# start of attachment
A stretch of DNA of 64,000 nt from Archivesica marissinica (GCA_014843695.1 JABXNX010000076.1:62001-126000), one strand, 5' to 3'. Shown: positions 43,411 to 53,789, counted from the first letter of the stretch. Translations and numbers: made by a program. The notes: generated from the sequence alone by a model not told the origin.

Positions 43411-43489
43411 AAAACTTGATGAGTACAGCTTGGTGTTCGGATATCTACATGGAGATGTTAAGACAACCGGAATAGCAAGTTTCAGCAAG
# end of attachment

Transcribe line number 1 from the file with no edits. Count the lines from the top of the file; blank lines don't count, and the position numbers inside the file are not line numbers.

A stretch of DNA of 64,000 nt from Archivesica marissinica (GCA_014843695.1 JABXNX010000076.1:62001-126000), one strand, 5' to 3'. Shown: positions 43,411 to 53,789, counted from the first letter of the stretch. Translations and numbers: made by a program. The notes: generated from the sequence alone by a model not told the origin.